South Carolina has become the 28th state to ban synthetic marijuana marketed as bath salts. Some, including many youths, snorted, injected, and smoked the so-called bath salts. The bath salts have gained national attention after deaths, hospitalizations, and a federal Drug Enforcement Administration ban on some of their ingredients.
South Carolina’s Department of Health and Environmental Control (DHEC) has labeled the salts as a schedule 1 drug, meaning possession or sale can subject users or sellers to arrest.
The banned bath salts, unlike the salts actually used for bathing, are labeled as bath salts to avoid attention from legal authorities. The salts contain various combinations of methylenedioxypyrovalerone, mephedrone, and methylone cannaboids. Traditional bath salts sold in grocery stores and malls do not contain these controlled substances.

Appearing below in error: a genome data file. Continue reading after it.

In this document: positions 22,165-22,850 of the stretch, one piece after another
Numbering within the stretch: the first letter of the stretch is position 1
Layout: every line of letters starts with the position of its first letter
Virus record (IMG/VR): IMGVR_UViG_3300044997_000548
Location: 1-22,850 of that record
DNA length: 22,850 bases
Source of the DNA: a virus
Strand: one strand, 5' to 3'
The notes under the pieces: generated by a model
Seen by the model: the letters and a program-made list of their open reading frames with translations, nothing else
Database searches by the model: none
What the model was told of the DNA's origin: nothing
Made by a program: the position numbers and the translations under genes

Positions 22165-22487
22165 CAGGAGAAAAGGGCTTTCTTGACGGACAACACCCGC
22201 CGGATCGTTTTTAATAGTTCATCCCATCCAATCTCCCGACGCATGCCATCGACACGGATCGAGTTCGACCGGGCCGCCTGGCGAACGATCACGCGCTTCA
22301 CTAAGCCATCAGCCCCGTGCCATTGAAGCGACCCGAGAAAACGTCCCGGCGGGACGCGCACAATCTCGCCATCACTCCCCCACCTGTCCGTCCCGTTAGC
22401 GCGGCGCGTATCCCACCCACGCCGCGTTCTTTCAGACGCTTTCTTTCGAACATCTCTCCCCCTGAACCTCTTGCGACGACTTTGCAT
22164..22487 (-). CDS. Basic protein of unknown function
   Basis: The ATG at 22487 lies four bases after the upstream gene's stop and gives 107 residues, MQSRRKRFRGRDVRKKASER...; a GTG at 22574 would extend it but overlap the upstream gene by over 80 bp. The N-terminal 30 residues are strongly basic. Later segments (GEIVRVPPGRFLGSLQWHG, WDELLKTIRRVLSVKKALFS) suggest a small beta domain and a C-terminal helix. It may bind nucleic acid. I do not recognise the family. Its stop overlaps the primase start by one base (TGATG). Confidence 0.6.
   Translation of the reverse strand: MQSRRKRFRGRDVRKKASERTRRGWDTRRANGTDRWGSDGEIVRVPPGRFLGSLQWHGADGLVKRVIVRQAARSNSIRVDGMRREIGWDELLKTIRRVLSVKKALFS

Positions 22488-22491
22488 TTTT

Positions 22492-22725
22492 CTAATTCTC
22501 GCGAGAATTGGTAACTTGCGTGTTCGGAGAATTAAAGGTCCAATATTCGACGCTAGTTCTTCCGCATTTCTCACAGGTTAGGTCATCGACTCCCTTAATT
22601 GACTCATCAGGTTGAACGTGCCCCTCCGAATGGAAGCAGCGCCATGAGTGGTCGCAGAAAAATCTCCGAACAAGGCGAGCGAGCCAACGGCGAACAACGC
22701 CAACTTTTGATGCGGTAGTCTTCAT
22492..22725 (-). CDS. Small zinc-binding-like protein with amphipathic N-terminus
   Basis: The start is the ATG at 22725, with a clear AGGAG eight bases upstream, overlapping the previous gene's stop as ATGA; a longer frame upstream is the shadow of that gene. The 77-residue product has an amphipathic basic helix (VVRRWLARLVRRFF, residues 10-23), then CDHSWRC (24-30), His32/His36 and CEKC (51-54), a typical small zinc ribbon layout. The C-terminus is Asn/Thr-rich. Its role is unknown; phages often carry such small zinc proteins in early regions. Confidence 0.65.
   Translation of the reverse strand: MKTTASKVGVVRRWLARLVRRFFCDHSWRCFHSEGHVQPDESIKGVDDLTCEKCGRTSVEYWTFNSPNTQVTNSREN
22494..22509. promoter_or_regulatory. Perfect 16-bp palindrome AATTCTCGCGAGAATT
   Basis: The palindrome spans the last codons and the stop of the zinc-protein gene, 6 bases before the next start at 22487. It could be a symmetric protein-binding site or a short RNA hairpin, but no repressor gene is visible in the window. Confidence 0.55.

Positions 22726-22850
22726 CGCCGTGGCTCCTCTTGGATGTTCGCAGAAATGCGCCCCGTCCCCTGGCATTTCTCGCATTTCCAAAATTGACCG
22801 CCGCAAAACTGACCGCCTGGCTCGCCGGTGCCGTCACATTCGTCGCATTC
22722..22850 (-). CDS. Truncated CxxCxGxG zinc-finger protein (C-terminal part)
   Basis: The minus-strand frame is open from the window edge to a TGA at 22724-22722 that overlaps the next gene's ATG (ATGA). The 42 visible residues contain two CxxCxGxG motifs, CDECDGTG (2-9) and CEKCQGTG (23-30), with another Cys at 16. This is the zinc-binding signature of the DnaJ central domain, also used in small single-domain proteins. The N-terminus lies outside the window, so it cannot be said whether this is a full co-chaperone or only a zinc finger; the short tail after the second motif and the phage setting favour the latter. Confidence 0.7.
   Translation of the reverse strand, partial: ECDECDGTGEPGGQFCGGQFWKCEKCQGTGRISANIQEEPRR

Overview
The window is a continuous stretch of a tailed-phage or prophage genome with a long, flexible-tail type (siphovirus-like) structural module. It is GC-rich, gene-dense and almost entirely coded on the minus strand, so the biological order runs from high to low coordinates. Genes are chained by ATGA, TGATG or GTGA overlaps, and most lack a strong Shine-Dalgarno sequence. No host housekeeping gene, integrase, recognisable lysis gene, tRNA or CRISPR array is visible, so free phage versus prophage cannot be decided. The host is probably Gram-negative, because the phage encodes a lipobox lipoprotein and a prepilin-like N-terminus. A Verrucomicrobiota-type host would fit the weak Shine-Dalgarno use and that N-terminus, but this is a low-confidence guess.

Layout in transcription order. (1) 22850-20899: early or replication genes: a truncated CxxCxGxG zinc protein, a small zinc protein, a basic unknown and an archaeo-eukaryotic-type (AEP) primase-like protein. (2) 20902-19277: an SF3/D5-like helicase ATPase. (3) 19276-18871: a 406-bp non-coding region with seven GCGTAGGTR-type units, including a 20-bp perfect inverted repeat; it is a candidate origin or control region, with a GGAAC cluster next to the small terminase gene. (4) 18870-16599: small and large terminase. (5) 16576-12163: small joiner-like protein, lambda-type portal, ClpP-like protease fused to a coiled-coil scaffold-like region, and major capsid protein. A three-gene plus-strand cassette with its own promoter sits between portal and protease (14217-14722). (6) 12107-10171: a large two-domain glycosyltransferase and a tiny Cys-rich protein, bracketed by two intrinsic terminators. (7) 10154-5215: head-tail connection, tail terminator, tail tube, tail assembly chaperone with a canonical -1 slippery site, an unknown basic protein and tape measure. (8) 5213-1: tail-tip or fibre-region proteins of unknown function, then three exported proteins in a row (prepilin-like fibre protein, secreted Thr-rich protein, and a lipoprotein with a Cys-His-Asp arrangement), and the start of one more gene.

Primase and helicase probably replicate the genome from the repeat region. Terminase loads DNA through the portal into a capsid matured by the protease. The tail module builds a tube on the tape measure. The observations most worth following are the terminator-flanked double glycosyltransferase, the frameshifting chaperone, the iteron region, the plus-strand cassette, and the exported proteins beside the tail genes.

Normally, such bans in South Carolina are done through legislation. The DHEC imposed the new rule in an attempt to quickly meet growing public concern. Where police officers previously could only charge individuals with disorderly conduct, those found with the bath salts will now be subject to felony charges and up to 15 years of jail time and up to $5,000 in fines.